A switch from manual to automated sorting has allowed Johnsons Stalbridge Linen Services to improve the efficiency of its Sturminster Newton laundry and has saved around £27,000 in staff costs.

Geoff Milverton, the plant’s general manager explains that it is important to sort correctly and efficiently at the start of the laundry process. He says that while in theory an assorted load of white sheets can be washed together, they will then need to be sorted into sizes later so sorting by product type and colour at the start avoids double-sorting and ultimately improves the plant’s stock control.

The laundry knows exactly the type and classification of linen in production at any one time so if, for example, a customer requests 300 round, black tablecloths at short notice, the laundry can respond quickly and efficiently.

The automated conveyor system delivers linen in batches to the sorters quickly and efficiently. It was installed as part of a two year, £1.3m investment package designed to update equipment, improve efficiency, cut operating costs and improve the plant’s carbon footprint.

Milverton says the conveyor system has paid for itself in little over a year by increasing productivity and reducing costs. Under the old manual system the laundry often had to take on agency staff to cope with seasonal peaks.

The Sturminster Newton laundry, one of four UK sites operated by Stalbridge Linen, handles an average of 180,000 pieces per week. Flatwork (table linen, napkins) accounts for around half the workload with bedlinen, towels duvets and chef’s wear making up the rest.

Sorting by product type, colour, fabric and size makes an important contribution to maintaining the highest standards of quality control. Most of the work is pool stock and does not need to be individually chipped or barcoded but chefs’ wear is given an alpha-numeric code to ensure each piece is returned to a specific wearer.

According to Milverton, automation has brought many benefits including reducing the need for manual handling at the sorting stage.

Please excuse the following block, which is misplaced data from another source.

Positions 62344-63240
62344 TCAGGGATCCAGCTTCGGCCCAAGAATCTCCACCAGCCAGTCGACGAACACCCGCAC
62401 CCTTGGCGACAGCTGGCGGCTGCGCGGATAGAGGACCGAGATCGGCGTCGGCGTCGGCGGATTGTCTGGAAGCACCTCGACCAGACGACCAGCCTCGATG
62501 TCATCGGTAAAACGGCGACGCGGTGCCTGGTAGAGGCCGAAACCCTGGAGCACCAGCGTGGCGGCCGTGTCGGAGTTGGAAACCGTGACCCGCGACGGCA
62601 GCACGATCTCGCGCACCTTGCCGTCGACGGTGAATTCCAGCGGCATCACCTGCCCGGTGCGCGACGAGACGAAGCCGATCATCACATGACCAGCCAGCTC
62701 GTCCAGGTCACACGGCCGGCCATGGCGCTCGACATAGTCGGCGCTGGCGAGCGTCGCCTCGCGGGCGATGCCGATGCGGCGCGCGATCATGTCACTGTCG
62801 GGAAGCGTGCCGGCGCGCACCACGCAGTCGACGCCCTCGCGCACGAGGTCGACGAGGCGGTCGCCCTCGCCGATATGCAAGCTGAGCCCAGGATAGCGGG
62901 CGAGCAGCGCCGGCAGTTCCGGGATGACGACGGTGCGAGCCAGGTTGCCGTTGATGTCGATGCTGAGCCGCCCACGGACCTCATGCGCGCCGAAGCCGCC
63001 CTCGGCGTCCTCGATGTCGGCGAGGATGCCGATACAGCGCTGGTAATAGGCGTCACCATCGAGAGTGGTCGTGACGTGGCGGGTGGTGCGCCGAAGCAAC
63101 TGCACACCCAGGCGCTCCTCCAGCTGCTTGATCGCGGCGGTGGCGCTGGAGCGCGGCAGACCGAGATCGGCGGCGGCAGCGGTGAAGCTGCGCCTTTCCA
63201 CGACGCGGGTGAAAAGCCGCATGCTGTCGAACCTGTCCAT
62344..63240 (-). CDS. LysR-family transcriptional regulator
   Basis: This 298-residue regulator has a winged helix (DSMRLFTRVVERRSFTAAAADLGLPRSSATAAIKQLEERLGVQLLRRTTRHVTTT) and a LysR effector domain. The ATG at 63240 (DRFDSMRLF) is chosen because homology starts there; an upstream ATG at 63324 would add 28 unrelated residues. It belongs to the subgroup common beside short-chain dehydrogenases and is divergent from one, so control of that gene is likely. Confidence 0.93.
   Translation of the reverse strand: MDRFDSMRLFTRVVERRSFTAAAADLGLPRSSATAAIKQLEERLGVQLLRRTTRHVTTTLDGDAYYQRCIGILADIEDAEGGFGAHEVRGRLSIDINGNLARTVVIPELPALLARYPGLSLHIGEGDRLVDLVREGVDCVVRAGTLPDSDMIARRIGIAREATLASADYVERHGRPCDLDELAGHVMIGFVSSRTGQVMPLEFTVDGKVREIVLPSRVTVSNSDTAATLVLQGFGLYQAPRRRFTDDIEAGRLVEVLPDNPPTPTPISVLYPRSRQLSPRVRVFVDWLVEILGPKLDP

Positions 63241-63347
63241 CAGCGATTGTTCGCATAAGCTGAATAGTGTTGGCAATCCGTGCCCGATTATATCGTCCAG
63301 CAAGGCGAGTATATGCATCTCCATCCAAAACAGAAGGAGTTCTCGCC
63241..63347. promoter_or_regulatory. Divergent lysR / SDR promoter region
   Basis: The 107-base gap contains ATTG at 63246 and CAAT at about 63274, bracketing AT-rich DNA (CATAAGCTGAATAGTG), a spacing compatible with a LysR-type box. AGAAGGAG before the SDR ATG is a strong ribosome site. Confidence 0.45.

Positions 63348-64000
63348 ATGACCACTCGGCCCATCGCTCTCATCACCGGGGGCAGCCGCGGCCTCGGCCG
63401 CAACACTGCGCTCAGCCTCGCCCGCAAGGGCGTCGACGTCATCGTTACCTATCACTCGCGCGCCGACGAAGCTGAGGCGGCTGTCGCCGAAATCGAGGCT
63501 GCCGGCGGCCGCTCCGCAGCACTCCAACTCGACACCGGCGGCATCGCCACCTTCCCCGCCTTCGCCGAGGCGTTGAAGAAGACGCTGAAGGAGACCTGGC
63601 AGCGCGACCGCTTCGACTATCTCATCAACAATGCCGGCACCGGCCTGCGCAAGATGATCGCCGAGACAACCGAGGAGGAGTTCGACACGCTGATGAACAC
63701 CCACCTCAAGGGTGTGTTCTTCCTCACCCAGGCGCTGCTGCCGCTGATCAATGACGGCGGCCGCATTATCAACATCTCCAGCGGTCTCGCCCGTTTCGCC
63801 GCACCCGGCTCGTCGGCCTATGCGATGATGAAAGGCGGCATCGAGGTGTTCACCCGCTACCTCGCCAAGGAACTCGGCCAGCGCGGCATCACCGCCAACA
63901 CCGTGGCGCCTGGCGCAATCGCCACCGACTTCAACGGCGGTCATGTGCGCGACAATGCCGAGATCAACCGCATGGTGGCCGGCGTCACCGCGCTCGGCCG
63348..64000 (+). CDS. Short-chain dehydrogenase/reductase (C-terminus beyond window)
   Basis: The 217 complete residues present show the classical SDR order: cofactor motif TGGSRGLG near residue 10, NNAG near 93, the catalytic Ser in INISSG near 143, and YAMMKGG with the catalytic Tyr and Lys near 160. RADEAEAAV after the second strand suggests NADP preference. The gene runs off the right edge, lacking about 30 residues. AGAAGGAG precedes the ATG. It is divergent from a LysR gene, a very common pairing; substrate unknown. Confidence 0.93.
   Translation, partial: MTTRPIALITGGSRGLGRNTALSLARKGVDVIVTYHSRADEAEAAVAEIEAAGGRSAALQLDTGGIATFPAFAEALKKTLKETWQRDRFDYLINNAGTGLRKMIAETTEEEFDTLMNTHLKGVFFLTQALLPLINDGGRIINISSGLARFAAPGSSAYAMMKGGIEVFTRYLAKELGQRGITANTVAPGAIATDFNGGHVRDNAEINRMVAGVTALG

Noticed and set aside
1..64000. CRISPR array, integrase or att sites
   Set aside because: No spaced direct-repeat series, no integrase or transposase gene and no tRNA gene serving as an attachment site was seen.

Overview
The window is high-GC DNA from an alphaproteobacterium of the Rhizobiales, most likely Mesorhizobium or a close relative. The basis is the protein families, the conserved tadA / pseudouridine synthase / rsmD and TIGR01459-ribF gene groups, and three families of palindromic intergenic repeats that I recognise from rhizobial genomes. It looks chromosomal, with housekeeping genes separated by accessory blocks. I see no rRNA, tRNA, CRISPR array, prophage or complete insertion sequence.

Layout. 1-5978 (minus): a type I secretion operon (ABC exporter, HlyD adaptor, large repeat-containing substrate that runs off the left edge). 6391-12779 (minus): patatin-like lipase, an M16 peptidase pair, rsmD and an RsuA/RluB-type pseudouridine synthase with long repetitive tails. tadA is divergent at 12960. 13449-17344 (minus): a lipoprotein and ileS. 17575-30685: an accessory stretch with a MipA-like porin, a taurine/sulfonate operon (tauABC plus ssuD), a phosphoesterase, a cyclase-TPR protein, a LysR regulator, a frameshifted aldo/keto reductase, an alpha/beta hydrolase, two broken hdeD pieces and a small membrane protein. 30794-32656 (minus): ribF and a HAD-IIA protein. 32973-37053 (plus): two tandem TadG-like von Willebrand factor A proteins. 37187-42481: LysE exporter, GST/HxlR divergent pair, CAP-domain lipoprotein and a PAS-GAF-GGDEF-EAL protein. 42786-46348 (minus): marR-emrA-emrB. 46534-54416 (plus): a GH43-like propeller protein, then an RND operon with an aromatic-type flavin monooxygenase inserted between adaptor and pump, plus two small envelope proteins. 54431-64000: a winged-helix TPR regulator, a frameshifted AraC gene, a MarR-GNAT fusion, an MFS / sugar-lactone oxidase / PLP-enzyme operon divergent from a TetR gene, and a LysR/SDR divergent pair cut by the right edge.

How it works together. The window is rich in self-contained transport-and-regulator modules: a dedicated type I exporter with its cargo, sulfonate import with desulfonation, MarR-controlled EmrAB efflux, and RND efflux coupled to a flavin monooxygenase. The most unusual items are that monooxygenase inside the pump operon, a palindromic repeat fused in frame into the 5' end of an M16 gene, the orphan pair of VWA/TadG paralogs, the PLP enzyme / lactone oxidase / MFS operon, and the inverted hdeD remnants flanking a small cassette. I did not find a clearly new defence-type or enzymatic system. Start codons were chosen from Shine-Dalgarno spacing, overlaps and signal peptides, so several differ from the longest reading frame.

He says that the conveyor system has allowed the plant to raise productivity as the conveyor continually delivers the linen to the next stage of the laundry process. The laundry can now handle more loads per hour.

“The way in which the conveyor system is set out provides a much more efficient method of sorting, which in turn has a follow on benefit throughout the whole system.

“For example, if the all the single sheets are separated out at the start of the line the ironers can be programmed to finish two single sheets in one go so the laundry is working more efficiently.”

Milverton sums up: “Automation of the process has not only given us an immediate cost saving in terms of agency staff costs but it has enabled us to be flexible and respond well to an increase in demand at short notice.” He adds that during the major events’ season the plant often receives unexpected and urgent requests for stock at the last minute.

The automated sorting system is just one part of the company’s investment package which included replacement and additional equipment and more automated systems such as the rail system to transport clean work around

the plant.

The investment at Sturminster has not only resulted in a direct and ongoing cost saving but also improved customer service and put the laundry in the best position to handle additional volumes.